A robot may not allow a well-behaved Web crawler or spider to expose confidential information.
In a recent bout of stupidity, the U.S. Department of Energy
apparently accidentally published confidential Homeland Security
Department documents marked "For Official Use Only", and the documents
remain visible via Google
's Web cache.
To avoid situations like this, be sure you've created a properly configured
robots.txt file on your Web servers. While it won't
prevent confidential documents from being placed on a publicly available server,
it is at least one way to prevent such documents from being available in Google's
Web cache from now until eternity.
The robots.txt file isn't based on any officially recognized standard, but
it has been in existence since 1993 and is generally accepted. Full details
can be found at http://www.robotstxt.org.
The robots.txt file is placed on a Web server to provide instructions to well-behaved
Web crawlers or spiders. Anyone can use a crawler, but they're most often used
by search engines to collect information about Web sites. The file's role is
to provide instructions to the crawler, specifying what directories or files
should not be indexed by the crawler. There are basically two lines:
These lines can be repeated within the same file. The User-Agent:
line indicates which crawler type the subsequent Disallow:
lines apply to. You can specify a particular crawler by indicating its User-Agent
value (found in your Web logs), or simply specify "*" to indicate
Following the User-Agent: line are one or more
Disallow: lines, typically indicating directories.
Files can also be specified if desired. Here's a sample robots.txt file:
These two lines, if placed in the robots.txt file at the root of your Web site,
tell crawlers to ignore your site.
It's important to understand that a robots.txt file isn't a security mechanism;
it does nothing to prevent crawlers or individuals from searching your site
for files to index or view. Only polite crawlers will request the file and honor
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If you want some of your site to be found in search engines, but have other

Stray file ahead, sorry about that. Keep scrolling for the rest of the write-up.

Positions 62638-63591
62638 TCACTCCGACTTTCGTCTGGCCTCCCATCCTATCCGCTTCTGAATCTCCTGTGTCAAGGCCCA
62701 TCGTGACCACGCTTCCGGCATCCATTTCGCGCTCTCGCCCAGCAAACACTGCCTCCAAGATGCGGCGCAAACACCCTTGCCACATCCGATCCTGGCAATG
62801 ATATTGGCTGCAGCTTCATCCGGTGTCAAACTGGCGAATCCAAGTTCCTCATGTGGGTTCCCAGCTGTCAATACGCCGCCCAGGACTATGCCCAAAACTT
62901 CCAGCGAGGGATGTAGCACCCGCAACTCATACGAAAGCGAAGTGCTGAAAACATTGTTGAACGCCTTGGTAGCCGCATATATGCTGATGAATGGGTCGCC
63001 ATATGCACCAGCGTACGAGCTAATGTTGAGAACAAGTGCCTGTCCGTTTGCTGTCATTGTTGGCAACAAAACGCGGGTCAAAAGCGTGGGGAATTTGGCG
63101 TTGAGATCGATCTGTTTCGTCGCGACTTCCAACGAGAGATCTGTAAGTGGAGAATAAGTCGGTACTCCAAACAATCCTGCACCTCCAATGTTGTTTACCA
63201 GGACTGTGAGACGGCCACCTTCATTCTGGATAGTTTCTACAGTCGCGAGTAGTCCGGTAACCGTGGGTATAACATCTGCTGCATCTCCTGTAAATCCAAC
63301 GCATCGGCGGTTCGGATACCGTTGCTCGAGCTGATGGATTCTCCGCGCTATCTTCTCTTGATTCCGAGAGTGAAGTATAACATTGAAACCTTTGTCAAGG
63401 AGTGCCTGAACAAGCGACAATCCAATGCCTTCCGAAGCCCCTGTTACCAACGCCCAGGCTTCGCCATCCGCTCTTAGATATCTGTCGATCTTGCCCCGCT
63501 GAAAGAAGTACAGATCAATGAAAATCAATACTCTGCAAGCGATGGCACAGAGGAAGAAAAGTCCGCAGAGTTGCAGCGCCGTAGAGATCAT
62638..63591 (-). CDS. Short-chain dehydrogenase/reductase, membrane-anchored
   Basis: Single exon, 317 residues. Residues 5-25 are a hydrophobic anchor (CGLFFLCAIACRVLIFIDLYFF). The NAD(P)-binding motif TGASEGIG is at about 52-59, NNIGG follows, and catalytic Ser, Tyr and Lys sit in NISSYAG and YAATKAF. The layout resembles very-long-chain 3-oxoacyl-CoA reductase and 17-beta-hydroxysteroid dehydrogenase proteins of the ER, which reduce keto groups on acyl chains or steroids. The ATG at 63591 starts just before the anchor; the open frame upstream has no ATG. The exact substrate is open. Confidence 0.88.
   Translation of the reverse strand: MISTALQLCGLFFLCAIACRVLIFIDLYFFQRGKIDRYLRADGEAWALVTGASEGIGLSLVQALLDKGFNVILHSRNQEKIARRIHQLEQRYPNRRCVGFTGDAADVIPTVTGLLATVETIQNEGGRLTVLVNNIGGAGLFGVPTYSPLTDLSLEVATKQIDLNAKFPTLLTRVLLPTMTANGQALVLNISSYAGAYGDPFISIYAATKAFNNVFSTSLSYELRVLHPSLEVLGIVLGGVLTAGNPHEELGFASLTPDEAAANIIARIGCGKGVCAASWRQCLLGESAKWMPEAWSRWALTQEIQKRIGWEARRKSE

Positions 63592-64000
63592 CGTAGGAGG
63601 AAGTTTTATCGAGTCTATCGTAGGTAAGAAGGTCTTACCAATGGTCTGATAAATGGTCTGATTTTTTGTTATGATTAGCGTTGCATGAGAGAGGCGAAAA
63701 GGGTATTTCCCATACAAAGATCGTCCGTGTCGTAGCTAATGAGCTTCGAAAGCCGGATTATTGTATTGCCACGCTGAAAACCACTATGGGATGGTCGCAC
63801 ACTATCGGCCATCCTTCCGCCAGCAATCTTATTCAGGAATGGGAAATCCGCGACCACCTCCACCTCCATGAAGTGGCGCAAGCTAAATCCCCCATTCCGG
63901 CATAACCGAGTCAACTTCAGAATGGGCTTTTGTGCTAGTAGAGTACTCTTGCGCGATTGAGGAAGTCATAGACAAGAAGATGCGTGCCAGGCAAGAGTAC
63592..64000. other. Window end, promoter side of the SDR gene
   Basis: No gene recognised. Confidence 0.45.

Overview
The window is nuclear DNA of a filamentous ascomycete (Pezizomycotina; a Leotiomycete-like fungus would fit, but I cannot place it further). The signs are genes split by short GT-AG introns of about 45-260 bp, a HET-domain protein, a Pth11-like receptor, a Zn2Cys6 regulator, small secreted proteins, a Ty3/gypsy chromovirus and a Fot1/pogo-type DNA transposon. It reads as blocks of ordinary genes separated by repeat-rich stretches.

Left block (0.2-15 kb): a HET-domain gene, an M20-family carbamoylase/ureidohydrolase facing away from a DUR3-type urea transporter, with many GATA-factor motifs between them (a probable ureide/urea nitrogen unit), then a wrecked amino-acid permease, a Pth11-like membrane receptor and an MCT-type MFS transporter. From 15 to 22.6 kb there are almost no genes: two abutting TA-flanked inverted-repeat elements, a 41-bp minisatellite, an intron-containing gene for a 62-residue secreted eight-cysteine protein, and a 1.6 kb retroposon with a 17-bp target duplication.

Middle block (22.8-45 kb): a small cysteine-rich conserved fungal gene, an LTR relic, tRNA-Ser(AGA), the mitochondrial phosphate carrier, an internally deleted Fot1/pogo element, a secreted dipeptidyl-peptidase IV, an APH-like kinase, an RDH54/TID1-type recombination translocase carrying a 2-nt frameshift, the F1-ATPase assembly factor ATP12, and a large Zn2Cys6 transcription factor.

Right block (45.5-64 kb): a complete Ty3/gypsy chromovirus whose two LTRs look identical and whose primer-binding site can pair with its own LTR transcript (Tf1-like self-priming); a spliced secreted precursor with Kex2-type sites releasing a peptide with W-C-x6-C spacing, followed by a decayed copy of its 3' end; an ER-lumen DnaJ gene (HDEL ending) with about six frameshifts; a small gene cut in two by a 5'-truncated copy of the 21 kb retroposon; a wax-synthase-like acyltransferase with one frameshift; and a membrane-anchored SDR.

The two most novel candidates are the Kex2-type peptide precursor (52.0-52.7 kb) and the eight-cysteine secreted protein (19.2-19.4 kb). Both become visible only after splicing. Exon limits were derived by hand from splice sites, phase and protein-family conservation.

files you want to keep out, you should disallow all directories except the ones
you want to make available in the search engine. For example, if you have the
following structure on your Web root:
"/": Publicly available information to be put into search
"/Dev": Stuff you're working on but don't want published
"/Private": Stuff you definitely don't want published
Your robots.txt file would look like this:
To be extra secure, you should put some form of authentication on both the
/Dev and /Private sub-directories.
Finally, you might have specified that nothing should be crawled, yet you find
crawlers still reading directory pages that should be inaccessible. This is
means there's still a link to a page on your site somewhere on the Internet.
Using the previous example, let's say you've got a file named FOO.ASP in the
/Dev directory. According to your robots.txt file, it shouldn't be crawled.
If, however, some other site offers up a link like this:
Then crawlers will follow that link to your FOO.ASP page and include it in
their searches. There's nothing you can do about this. That's why authentication
is a necessary extra step to prevent access.
About the Author
Russ Cooper is a senior information security analyst with Verizon Business, Inc.
He's also founder and editor of NTBugtraq, www.ntbugtraq.com,
one of the industry's most influential mailing lists dedicated to Microsoft security.
One of the world's most-recognized security experts, he's often quoted by major
media outlets on security issues.